How to Install Samba on Ubuntu for File Sharing on Windows

Samba is a free/open source and popularly used software for sharing files and print services between Unix-like systems including Linux and Windows hosts on the same network. In this guide, we will show how...

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Samba is a free/open source and popularly used software for sharing files and print services between Unix-like systems including Linux and Windows hosts on the same network.

In this guide, we will show how to setup Samba4 for basic file sharing between a Ubuntu systems and Windows machines. We will cover two possible scenarios: anonymous (unsecure) as well as secure file sharing.

Suggested Read: How to Install Samba4 on CentOS/RHEL 7 for File Sharing on Windows

Note that starting from version 4.0, Samba can be used as an Active Directory (AD) domain controller (DC). We have organized a special series for setting up Samba4 Active Directory Domain Controller, which comprises of key topics under Ubuntu, CentOS, and Windows.

  1. Setting Up Samba4 Active Directory Domain Controller

Install and Configure Samba in Ubuntu

Samba server is available to install from the default Ubuntu repositories using the apt package manager tool as shown.

$ sudo apt install samba samba-common python-dnspython


Once samba server installed, now its time to configure samba server as: unsecure anonymous and secure file sharing.

For this, we need to edit the main Samba configuration file /etc/samba/smb.conf (which explain various configuration directives).

First backup the original samba configuration file as follows.

$ sudo cp /etc/samba/smb.conf /etc/samba/smb.conf.orig

Afterwards, we’ll proceed to configure samba for anonymous and secure file sharing services as explained below.

Important: Before moving any further, ensure that the Windows machine is in the same workgroup which will be configured on the Ubuntu server.

Check Windows Machine WorkGroup Settings

Login into your Windows machine, right click on “This PC” or “My Computer? Properties ? Advanced System Settings ? Computer Name to verify the workgroup.

Check Windows WorkGroup

Check Windows WorkGroup

Alternatively, open the command prompt and view it by running the command below and look for “workstation domain”.

>net config workstation

Verify Windows WorkGroup

Verify Windows WorkGroup

Once you know your Windows workgroup its time to move ahead and configure samba server for file sharing.

Anonymous Samba File Sharing

First start by creating a shared samba directory where the files will be stored.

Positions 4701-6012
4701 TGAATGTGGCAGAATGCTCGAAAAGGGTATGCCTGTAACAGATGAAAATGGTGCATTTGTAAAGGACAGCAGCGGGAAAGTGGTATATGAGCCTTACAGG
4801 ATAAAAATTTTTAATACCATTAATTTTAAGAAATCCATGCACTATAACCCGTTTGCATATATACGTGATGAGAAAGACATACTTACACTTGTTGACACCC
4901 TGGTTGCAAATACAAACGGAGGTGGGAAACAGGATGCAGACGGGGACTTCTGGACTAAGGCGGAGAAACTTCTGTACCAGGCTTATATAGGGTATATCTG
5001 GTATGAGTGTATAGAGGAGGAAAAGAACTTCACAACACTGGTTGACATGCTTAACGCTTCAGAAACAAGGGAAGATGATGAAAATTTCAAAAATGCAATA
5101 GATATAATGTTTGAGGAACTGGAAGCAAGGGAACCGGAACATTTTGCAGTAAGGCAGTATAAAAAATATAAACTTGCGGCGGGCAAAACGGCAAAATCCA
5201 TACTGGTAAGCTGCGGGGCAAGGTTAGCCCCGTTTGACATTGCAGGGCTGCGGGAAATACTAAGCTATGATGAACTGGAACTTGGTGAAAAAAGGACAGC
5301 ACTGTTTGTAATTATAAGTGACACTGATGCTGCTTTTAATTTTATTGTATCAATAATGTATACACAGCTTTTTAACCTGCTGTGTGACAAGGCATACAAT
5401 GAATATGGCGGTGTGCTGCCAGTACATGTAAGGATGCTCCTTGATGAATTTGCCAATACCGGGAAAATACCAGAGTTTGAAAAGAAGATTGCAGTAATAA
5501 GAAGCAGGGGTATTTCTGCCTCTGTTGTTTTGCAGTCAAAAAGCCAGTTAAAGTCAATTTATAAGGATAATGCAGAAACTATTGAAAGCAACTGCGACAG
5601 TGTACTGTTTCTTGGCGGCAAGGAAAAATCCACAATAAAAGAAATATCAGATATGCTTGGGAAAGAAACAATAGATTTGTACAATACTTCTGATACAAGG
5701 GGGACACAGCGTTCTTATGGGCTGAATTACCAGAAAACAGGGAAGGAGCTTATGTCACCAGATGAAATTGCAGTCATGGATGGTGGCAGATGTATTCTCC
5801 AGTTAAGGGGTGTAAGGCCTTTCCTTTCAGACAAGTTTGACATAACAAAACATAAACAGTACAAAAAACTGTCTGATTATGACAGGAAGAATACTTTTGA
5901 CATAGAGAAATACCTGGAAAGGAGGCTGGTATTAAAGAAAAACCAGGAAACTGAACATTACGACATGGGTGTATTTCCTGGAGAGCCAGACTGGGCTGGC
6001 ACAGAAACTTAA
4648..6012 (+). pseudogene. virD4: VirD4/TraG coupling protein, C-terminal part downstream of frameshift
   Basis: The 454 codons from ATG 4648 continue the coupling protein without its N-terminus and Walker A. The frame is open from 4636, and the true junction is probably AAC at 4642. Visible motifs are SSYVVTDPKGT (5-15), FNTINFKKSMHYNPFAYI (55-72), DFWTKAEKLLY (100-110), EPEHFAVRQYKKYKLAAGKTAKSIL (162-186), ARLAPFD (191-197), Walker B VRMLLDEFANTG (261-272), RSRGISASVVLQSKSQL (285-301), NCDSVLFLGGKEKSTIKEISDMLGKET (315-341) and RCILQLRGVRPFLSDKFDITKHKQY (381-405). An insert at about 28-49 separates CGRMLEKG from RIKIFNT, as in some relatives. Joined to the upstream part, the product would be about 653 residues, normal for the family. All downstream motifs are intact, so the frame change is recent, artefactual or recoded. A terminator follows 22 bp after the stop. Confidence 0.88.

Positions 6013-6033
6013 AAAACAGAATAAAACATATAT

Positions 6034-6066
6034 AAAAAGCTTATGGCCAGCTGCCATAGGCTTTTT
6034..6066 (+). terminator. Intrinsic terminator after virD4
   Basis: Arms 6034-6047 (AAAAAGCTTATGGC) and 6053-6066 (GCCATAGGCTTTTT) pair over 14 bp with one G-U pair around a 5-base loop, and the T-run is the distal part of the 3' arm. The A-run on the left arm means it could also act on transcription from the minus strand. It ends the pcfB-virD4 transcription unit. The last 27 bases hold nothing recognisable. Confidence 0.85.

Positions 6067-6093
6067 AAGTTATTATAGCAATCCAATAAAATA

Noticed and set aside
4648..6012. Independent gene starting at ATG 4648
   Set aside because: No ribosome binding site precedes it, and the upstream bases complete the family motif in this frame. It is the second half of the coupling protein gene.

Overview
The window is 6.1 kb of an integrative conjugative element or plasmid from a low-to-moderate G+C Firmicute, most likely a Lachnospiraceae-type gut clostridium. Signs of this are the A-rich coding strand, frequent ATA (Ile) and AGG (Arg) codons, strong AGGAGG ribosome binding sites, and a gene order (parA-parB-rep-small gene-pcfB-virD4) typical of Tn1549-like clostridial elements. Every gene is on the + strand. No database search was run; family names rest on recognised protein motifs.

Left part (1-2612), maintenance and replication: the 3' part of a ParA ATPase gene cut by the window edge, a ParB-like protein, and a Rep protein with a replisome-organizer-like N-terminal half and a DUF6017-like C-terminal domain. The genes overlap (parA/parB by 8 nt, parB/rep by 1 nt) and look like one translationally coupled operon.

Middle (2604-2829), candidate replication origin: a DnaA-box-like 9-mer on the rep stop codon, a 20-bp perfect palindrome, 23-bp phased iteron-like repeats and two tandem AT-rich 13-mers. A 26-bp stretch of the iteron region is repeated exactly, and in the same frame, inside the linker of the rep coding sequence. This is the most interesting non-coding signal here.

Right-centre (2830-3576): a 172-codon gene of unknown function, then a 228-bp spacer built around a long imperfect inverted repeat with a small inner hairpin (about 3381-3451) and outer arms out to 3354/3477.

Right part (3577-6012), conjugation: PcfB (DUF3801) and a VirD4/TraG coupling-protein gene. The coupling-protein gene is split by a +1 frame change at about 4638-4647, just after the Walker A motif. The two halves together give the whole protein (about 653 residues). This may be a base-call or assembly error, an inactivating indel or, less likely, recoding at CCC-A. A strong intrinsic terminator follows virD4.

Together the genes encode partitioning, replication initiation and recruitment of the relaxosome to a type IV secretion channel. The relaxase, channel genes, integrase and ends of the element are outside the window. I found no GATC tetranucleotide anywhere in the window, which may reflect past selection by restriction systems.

$ sudo mkdir -p /srv/samba/anonymous_shares

Then set the appropriate permissions on the directory.

$ sudo chmod -R 0775 /srv/samba/anonymous_shares
$ sudo chown -R nobody:nogroup /srv/samba/anonymous_shares

Now open the configuration file.

$ sudo vi /etc/samba/smb.conf
OR
$ sudo nano /etc/samba/smb.conf

Next edit or modify the directive settings as described below.

global]
workgroup = WORKGROUP
netbios name = ubuntu
security = user
[Anonymous]
comment = Anonymous File Server Share
path = /srv/samba/anonymous_shares
browsable =yes
writable = yes
guest ok = yes
read only = no
force user = nobody

Now verify current samba settings by running the command below.

$ testparm

Samba Current Configuration Settings

Load smb config files from /etc/samba/smb.conf
rlimit_max: increasing rlimit_max (1024) to minimum Windows limit (16384)
WARNING: The "syslog" option is deprecated
Processing section "[printers]"
Processing section "[print$]"
Processing section "[Shares]"
Loaded services file OK.
Server role: ROLE_STANDALONE
Press enter to see a dump of your service definitions
# Global parameters
[global]
netbios name = UBUNTU
server string = %h server (Samba, Ubuntu)
server role = standalone server
map to guest = Bad User
obey pam restrictions = Yes
pam password change = Yes
passwd program = /usr/bin/passwd %u
passwd chat = *Enter\snew\s*\spassword:* %n\n *Retype\snew\s*\spassword:* %n\n *password\supdated\ssuccessfully* .
unix password sync = Yes
syslog = 0
log file = /var/log/samba/log.%m
max log size = 1000
dns proxy = No
usershare allow guests = Yes
panic action = /usr/share/samba/panic-action %d
idmap config * : backend = tdb
[printers]
comment = All Printers
path = /var/spool/samba
create mask = 0700
printable = Yes
[print$]
comment = Printer Drivers
path = /var/lib/samba/printers
browseable = No
[Anonymous]
comment = Anonymous File Server Share
path = /srv/samba/anonymous_shares
force user = nobody
read only = No
guest ok = Yes

Then restart Samba services to effect the above changes.

$ sudo systemctl restart smbd [Systemd]
$ sudo service smbd restart [Sys V]

Testing Anonymous Samba File Sharing

Go to the Windows machine, and open “Network” from a Windows Explorer window. Click on the Ubuntu host (TECMINT for our case), or else try to access the samba server using its IP address.

\\192.168.43.168

Note: Use the ifconfig command to get your Ubuntu server IP address.